Monday, September 7, 2009

More local ruins

Last week, in the course of what was supposed to be a post dedicated to the work of shot-on-video horror filmmakers the Polonia brothers, I went off on a bit of a tangent about the not inconsiderable number of derelict old movie houses that line Mission Street, my beloved San Francisco neighborhood's main drag. For those of you interested (or, more accurately, because I was interested), I thought I'd share a couple more views of these faded beauties.

Cine Latino is one of the city's oldest movie theaters, having opened back in 1913 under the name The Wigwam. It was rechristened The New Rialto in 1930 and then The Crown in 1947, before finally becoming Cine Latino in 1974. (Thanks to the Cinema Treasures website and its habitues for the historical info.) From what I understand, it was quite a palace in its day, with seating for almost 1500 patrons.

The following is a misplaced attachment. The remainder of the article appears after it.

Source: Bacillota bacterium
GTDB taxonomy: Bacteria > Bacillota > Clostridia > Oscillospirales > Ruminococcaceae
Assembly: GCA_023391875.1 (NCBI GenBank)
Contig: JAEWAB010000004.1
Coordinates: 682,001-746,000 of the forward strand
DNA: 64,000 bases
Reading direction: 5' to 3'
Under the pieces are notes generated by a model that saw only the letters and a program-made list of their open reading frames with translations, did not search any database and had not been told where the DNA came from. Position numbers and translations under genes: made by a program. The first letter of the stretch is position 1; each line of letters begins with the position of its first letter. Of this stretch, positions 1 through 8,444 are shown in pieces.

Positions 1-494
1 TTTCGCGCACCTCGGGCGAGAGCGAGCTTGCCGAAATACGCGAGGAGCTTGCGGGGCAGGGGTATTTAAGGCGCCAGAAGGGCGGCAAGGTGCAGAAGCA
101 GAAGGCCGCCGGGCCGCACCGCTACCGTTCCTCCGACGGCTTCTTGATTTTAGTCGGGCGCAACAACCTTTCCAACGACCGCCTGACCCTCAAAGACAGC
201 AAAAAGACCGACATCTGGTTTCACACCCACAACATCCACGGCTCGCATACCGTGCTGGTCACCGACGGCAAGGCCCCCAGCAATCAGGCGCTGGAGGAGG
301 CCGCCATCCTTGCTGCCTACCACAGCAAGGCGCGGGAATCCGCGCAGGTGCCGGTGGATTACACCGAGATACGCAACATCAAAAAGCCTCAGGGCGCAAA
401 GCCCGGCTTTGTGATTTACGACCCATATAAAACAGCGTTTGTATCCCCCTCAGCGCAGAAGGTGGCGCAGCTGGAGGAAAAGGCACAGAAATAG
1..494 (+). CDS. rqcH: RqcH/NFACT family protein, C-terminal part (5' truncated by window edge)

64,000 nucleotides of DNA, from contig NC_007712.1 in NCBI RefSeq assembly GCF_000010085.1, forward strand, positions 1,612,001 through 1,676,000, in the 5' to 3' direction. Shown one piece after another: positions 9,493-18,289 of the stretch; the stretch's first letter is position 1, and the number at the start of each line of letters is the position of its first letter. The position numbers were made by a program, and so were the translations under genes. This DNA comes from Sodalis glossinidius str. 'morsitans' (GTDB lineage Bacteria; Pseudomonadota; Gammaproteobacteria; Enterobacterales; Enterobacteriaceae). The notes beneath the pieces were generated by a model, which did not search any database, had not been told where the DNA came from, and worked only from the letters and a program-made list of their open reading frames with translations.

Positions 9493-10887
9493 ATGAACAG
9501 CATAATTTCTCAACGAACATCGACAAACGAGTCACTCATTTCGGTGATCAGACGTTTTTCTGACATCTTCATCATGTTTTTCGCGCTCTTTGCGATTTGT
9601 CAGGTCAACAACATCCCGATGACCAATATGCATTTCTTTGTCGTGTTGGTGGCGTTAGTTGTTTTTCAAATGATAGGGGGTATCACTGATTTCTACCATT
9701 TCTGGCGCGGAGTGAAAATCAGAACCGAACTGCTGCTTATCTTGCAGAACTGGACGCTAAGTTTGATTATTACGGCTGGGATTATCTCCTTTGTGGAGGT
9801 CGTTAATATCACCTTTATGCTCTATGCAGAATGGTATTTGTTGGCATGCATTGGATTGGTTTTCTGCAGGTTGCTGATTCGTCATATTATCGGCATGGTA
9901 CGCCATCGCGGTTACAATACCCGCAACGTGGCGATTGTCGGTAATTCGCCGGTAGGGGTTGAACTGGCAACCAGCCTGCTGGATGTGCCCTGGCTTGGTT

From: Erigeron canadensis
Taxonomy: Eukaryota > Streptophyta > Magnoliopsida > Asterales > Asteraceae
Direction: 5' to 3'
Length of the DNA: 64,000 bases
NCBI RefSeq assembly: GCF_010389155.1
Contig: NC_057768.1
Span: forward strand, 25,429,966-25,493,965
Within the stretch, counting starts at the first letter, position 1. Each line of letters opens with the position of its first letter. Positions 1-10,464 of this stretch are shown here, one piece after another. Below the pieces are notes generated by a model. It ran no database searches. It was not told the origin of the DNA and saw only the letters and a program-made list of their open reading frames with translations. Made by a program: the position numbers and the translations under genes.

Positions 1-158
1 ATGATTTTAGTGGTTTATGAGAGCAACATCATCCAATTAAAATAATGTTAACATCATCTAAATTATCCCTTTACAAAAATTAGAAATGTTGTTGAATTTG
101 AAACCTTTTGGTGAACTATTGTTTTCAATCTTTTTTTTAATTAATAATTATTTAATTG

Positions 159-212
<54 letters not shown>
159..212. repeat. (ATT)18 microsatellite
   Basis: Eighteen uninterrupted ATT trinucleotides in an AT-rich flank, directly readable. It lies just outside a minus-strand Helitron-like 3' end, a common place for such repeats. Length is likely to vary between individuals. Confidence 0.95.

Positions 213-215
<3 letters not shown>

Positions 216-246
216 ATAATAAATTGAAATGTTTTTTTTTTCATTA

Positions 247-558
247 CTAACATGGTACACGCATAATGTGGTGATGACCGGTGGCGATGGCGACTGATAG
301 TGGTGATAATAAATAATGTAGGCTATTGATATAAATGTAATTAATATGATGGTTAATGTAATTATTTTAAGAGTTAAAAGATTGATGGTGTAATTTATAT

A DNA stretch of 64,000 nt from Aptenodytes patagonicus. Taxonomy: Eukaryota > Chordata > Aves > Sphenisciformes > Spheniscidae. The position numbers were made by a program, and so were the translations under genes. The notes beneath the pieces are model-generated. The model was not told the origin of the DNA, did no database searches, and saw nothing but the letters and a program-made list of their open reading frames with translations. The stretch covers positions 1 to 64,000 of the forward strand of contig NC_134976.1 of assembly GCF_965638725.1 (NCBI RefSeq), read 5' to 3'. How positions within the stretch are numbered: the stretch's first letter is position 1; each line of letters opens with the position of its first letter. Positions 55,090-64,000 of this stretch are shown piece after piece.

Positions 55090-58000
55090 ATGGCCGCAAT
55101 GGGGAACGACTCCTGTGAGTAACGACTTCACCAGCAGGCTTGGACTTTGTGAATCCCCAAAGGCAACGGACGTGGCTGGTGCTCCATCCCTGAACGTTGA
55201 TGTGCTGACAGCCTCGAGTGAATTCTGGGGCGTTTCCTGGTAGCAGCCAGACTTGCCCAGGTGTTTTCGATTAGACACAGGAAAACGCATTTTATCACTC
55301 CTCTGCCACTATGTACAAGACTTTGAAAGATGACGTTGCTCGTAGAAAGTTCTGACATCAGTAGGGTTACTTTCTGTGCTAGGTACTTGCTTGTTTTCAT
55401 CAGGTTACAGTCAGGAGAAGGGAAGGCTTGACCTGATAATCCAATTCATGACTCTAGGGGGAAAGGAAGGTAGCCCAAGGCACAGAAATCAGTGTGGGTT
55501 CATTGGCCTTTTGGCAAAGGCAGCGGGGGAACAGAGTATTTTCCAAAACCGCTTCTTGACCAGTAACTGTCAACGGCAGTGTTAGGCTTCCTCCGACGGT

Here's a picture from the archives of the SF Public Library that shows Mission Street during the theater's New Rialto days. You can also see the New Mission theater -- which, as I mentioned in the previous post, is also still standing, if barely -- directly across the street.

And here's a picture from the American Classic Images website that shows the theater in 1986, just a year before it closed its doors for good, and well into its grindhouse phase.

The Tower, originally known as the Majestic, was also built in the teens, and seated about 900. It saw out its last years as a Spanish language theater and was the last of Mission Street's movie theaters to shut its doors, sometime back in the late 90s. Until very recently the structure housed a church. As you can see, it's now for sale. Any takers?

1 comment:

Anonymous said...

Great post! Somehow, even though I've walked by these ruins many times, I never really considered their glorious past.

By the looks of that b&w photo, the Mission was quite an entertainment district back in the days.